2

If I run a thread with the following function as the worker,

q = queue.Queue()

def worker():
    while True:
        t = {}
        for i in range(3):
            t['a'] = i
            q.put(t)

the queue is populated with dictionaries that are all the same, i.e., {'a': 2} instead of the sequence {'a': 0}, {'a': 1}, {'a': 2}. I assume this is because the put() method runs after the for loop has finished and the last value of i was 2. Am I interpreting that right?

Now, if I move the instantiation of the dictionary inside the for loop,

def worker():
    while True:
        for i in range(3):
            t = {'a': i}
            q.put(t)

the queue is populated with the desired sequence. My interpretation is that in the first instance, I create a dictionary object in memory, then begin a for loop and reassign its value 3 times but the put() calls happen after the loop has finished. In the second instance, I create a new dictionary object every iteration of the for loop and so when the put() calls occur after the loop, they access 3 distinct instances of the dictionary with their own key-value pairs.

Can anyone shed some light on what's happening behind the curtain here?

1
  • No, Queue.put is not asynchronous. You are simply adding the same dictionary over and over again. You did not create copies. See the duplicate.
    – Martijn Pieters
    Feb 11, 2018 at 0:27

2 Answers 2

3

Am I interpreting that right?

You observe such behavior because you’re modifying the same object all the time

Lets put aside queues / threads and run a simplified equivalent of your code with some prints to understand what’s happening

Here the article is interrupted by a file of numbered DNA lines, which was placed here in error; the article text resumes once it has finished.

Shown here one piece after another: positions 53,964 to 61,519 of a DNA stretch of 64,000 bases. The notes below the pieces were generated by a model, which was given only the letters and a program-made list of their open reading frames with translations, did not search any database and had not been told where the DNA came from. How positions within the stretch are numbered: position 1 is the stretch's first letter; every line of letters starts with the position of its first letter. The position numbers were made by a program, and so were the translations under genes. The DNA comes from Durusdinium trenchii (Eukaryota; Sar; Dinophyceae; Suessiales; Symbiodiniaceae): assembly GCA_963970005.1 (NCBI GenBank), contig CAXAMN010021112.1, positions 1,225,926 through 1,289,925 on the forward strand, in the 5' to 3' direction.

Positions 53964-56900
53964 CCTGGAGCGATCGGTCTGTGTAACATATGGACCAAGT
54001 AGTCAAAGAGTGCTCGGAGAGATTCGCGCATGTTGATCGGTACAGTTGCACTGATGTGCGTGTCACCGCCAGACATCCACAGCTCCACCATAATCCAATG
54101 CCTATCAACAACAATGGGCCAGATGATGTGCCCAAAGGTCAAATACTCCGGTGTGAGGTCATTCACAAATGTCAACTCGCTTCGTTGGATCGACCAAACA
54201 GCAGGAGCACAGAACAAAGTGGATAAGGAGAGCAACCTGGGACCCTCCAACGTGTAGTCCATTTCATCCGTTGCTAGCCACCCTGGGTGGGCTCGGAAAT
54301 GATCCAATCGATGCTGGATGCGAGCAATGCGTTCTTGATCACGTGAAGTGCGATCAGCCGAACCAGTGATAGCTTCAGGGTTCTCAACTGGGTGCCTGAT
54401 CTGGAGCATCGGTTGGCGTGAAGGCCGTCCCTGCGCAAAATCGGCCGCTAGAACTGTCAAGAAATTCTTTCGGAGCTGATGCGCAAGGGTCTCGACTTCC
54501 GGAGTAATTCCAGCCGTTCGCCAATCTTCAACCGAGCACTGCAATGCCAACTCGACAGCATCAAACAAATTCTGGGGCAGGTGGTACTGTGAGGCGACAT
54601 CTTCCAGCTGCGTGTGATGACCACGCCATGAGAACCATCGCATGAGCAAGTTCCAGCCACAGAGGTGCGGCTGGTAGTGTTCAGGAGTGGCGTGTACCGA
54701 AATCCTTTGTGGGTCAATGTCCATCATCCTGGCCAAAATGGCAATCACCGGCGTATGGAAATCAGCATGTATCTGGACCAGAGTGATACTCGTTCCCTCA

t = {}
l = []
for i in range(3):
    t['a'] = i
    l.append(t)
print(l)
t['a'] = 20
print(l)
print(map(id, l))

[{'a': 2}, {'a': 2}, {'a': 2}]
[{'a': 20}, {'a': 20}, {'a': 20}]
# they are all the same!
[4474861840, 4474861840, 4474861840]

So it has nothing to do we threads/queues - you’re just adding the same object 3 times.

Now, if I move the instantiation of the dictionary inside the for loop

In this case you create a new object every time like in the following code:

l = []
for i in range(3):
    t = {}
    t['a'] = i
    l.append(t)
print(l)
t['a'] = 20
print(l)
print(map(id, l))

[{'a': 0}, {'a': 1}, {'a': 2}]
[{'a': 0}, {'a': 1}, {'a': 20}]
# they are all different!
[4533475600, 4533502592, 4533502872]

So no magic here

back to your question

This is what could be of interest for you: “Is python’s queue.Queue.put() thread safe?” meaning that the global variable q could be accessed by multiple concurrent threads safely. The answer is yes - it is thread safe

The Queue module implements multi-producer, multi-consumer queues. It is especially useful in threaded programming when information must be exchanged safely between multiple threads. The Queue class in this module implements all the required locking semantics

2

In the first example, you are putting the same dict into the queue three times. This has nothing to do with the queue. You would find the same behaviour with list.append.

2
  • But put() is called inside the for loop immediately following the modification of the dictionary. Shouldn't the modified dictionary be placed in the queue?
    – wrkyle
    Feb 11, 2018 at 1:12
  • Ohhhh, I see what you mean. Three references to the same object are placed in the queue and that object has the final state after the loop, i.e., 'a'=2.
    – wrkyle
    Feb 11, 2018 at 1:13

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